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Summary sheet: Proscaline
Chemical Nomenclature
Common names Proscaline
Substitutive name 4-propyloxy-3,5-dimethoxyphenethylamine
Class Membership
Psychoactive class Psychedelic
Chemical class Phenethylamine
Routes of Administration

WARNING: Always start with lower doses due to differences between individual body weight, tolerance, metabolism, and personal sensitivity. See responsible use section.

Threshold 10 mg
Light 15 - 30 mg
Common 30 - 40 mg
Strong 40 - 60 mg
Heavy 60 mg +
Total 8 - 12 hours
Onset 30 - 60 minutes
After effects 3 - 5 hours

DISCLAIMER: PW's dosage information is gathered from users and resources for educational purposes only. It is not a recommendation and should be verified with other sources for accuracy.


4-Propyloxy-3,5-dimethoxyphenethylamine (commonly known as Proscaline) is a synthetic psychedelic substance of the phenethylamine chemical class that produces modified mescaline-like hallucinogenic effects when administered.[1] It has structural and pharmacological properties similar to its parent drug mescaline as well as to its analogs such as isoproscaline, escaline and allylescaline.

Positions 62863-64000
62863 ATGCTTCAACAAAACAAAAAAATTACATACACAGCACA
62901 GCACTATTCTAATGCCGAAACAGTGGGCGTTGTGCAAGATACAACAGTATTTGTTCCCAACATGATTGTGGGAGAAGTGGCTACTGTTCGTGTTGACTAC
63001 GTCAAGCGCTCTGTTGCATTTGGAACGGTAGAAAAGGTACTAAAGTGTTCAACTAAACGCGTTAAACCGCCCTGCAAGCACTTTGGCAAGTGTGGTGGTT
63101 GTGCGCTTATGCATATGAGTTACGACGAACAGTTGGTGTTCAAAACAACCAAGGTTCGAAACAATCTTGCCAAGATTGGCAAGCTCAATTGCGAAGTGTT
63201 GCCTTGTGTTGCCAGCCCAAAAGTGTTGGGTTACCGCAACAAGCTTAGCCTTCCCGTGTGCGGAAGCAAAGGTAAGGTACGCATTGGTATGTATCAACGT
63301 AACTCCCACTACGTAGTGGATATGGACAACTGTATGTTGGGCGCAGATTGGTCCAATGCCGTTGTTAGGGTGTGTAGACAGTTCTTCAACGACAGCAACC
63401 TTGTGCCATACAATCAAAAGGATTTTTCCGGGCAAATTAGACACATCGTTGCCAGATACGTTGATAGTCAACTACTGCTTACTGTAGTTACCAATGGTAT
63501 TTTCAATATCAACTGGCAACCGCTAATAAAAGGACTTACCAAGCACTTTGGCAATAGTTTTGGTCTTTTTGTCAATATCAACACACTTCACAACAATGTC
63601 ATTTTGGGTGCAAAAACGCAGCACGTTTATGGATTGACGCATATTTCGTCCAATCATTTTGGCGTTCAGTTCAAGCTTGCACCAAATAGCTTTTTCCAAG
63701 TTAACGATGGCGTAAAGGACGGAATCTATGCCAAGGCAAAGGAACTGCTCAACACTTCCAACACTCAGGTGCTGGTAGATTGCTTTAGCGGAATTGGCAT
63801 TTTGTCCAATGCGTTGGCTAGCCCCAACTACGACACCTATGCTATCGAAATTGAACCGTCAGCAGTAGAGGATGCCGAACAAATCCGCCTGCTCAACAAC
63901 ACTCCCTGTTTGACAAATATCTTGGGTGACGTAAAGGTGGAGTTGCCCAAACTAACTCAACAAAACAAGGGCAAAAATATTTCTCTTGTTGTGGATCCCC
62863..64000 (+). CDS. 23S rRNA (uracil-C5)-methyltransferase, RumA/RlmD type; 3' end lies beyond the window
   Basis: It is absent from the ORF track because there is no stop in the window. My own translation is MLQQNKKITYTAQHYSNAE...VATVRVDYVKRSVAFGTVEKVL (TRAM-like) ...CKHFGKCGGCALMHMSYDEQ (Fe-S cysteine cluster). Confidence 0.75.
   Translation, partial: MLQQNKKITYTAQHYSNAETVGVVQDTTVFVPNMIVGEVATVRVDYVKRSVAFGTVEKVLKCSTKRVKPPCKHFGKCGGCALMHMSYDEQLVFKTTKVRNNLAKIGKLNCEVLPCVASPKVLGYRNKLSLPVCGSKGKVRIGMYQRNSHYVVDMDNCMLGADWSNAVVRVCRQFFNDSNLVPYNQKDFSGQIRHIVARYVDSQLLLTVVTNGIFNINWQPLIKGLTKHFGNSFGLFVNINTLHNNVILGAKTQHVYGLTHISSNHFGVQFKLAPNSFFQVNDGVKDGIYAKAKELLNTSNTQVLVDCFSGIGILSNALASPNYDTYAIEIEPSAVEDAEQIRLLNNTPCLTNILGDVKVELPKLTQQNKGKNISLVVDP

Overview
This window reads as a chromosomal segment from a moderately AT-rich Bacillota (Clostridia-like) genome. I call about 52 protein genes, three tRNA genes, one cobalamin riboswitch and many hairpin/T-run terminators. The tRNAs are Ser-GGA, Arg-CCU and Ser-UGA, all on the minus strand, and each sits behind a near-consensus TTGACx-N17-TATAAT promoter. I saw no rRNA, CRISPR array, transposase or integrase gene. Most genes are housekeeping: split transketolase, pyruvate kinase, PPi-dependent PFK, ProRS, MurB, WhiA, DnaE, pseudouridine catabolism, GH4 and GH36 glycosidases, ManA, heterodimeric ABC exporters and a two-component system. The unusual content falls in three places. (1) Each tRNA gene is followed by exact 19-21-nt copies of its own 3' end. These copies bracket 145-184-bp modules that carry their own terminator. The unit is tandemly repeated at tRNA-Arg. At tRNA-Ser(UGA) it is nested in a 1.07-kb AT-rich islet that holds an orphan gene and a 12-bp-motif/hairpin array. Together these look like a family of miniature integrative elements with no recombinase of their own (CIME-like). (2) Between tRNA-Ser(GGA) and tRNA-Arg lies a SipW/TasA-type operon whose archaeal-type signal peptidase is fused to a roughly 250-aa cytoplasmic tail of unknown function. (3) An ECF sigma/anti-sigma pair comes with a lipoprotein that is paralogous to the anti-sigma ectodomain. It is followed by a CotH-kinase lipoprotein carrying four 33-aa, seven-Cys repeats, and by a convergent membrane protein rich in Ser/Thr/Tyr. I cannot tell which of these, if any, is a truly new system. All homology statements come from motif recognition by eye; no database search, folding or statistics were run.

The synthesis of proscaline was first published by David E. Nichols in 1977.[2] Around the same time, Alexander Shulgin sampled and evaluated the chemical at doses up to 60mg, estimating its potency as five times that of mescaline.[3] Shulgin later documented Proscaline in his 1991 book "PiHKAL: A Chemical Love Story".

Today, proscaline is primarily used as a recreational drug, rarely if ever sold on the streets and almost exclusively obtained as a grey area research chemical through the use of online vendors. It is relatively obscure and has only a short history of human use.


Proscaline, or 3,5-dimethoxy-4-propyloxyphenethylamine, is a substituted phenethylamine featuring a phenyl ring bound to an amino -NH2 group through an ethyl chain. Proscaline contains two methoxy functional groups CH3O- which are attached to carbons R3 and R5 as well as an additional propyloxy group at carbon R4 of the phenyl ring. Proscaline is the 4-propyloxy analog of mescaline, which means it has one additional carbon at the alkyloxy group than escaline, another closely related mescaline analog.


Further information: Serotonergic psychedelic

Proscaline's psychedelic effects are believed to come from its efficacy at the 5-HT2A receptor as a partial agonist. However, the role of these interactions and how they result in the psychedelic experience continues to remain elusive.

Subjective effects

This subjective effects section is a stub.

As such, it is still in progress and may contain incomplete or wrong information.

You can help by expanding or correcting it.